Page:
The southern part of Portugal has a generally milder climate than the north. A variety of citrus fruits can be grown and it’s a popular destination for Portuguese vacations. Portugal even grows a large banana crop but that’s misleading because the plantations are on Madeira, a Portuguese island at a latitude 300 miles south of the mainland.
South of Lisbon the road stays inland for quite a distance. The countryside isn’t of any obvious interest as it’s mainly commercial and agricultural. Eventually the route returns to the Atlantic coast with occasional ocean views.
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I stop for the night in Almograve, at a hostel run by the same management as the excellent one in Gerês National Park, the site of my dramatic phone loss and recovery over two weeks ago,
As I had hoped the lodging is just as excellent if not quite as inexpensive as the prior one. I have to pay a whole $20 for the night. Having dawdled through the day, I arrive late enough that I stay in, cooking dinner in their kitchen from the meager supplies I’m carrying and sacking out fairly early. I’m in a 4-bed room but I have it all to myself.
In the morning, there is a very ample buffet breakfast with lots of selections. I fuel up and spend the first part of the day working in the comfortable surroundings, later driving to the beach.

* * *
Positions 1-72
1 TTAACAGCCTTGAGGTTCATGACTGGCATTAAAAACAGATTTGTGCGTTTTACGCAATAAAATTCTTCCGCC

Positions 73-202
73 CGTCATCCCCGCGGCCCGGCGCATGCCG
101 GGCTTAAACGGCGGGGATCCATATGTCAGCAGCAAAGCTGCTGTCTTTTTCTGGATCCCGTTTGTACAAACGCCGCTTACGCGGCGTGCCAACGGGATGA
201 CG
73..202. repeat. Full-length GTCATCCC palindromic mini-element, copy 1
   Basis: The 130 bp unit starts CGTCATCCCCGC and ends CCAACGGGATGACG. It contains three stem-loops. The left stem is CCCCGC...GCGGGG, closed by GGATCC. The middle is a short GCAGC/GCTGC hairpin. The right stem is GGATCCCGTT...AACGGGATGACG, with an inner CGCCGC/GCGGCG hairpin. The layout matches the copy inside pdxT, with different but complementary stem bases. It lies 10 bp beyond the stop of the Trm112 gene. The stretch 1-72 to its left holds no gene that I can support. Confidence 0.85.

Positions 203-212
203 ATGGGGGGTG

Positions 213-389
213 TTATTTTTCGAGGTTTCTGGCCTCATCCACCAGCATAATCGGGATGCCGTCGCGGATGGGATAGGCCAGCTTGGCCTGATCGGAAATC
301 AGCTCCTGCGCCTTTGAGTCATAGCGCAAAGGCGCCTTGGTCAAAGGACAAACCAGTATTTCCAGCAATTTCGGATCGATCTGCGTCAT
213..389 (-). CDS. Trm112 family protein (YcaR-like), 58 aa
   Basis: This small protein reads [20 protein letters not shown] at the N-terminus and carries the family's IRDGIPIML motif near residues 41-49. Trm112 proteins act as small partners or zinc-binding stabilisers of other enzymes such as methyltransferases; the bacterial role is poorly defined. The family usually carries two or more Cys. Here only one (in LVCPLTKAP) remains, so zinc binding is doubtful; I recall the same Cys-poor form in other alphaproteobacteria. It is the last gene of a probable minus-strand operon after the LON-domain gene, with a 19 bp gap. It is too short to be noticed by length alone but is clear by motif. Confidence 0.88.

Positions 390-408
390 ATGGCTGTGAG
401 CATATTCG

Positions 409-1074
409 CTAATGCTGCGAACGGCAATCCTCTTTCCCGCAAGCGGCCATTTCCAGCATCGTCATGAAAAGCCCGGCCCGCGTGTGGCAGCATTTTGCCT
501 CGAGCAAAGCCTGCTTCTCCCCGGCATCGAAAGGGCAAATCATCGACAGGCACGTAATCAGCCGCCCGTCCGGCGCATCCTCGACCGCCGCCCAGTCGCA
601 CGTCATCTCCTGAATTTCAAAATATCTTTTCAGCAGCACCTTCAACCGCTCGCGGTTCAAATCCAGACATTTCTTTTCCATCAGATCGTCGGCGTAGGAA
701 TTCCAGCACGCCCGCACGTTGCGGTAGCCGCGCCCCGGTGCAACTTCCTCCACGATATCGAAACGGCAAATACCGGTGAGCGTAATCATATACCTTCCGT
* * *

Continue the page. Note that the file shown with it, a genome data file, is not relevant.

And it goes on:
In addition to a busy beach bar, I encounter a steady trickle of backpackers.
It turns out the popular long distance Fisherman’s Trail follows the Atlantic coastline. It follows the waterline with constantly changing views of coves and bluffs. It’s the first I’ve heard of it.
Saturday morning, I fuel up again at breakfast and prepare to continue south. First I drive and walk the trail to a named beach just to the north. It’s interesting because a sandbar at low tide allows for both brackish and salt water bathing within meters of each other.
I’m there in the morning and have the place to myself. Heading back south, I find that the coastal hiking trail is also a road. Good walking, horrible driving. I follow this for about 15 miles, always on the bluffs high above the surf, passing hikers and powering my way through periodic deep puddles, rocky washouts, and sandy stretches, glad I have the 4WD in reserve although I never actually engage it.
Eventually the trail leads back to the highway. In the town of Zambujeira do Mar, I take a break at a small beach with tilted layers of sedimentary rock.
I’ve spent so much time dawdling along the water that I decide to stop only 25 miles south of where I started. Leonor, my Lisbon BeWelcome host, urged me to stop and see her brother in Odeceixe. I haven’t heard back after contacting him but since I’m going to stop there anyway, I send him one more message. I book a hostel bed in town, atypically expensive at $26 without breakfast, at the Bohemian Antique Guesthouse. On arrival, I find it unstaffed. Fortunately, the front door is open and some of the guests help me get oriented. Finally, a staff member arrives, I think by coincidence, and she tells me I should have gotten an email with instructions from booking.com. I have not, so she gets me straightened out. The email arrives the next day — big help.
Odeceixe is some miles from the beach and in the off season most businesses, including hotels and restaurants, are closed but the central plaza is far from deserted.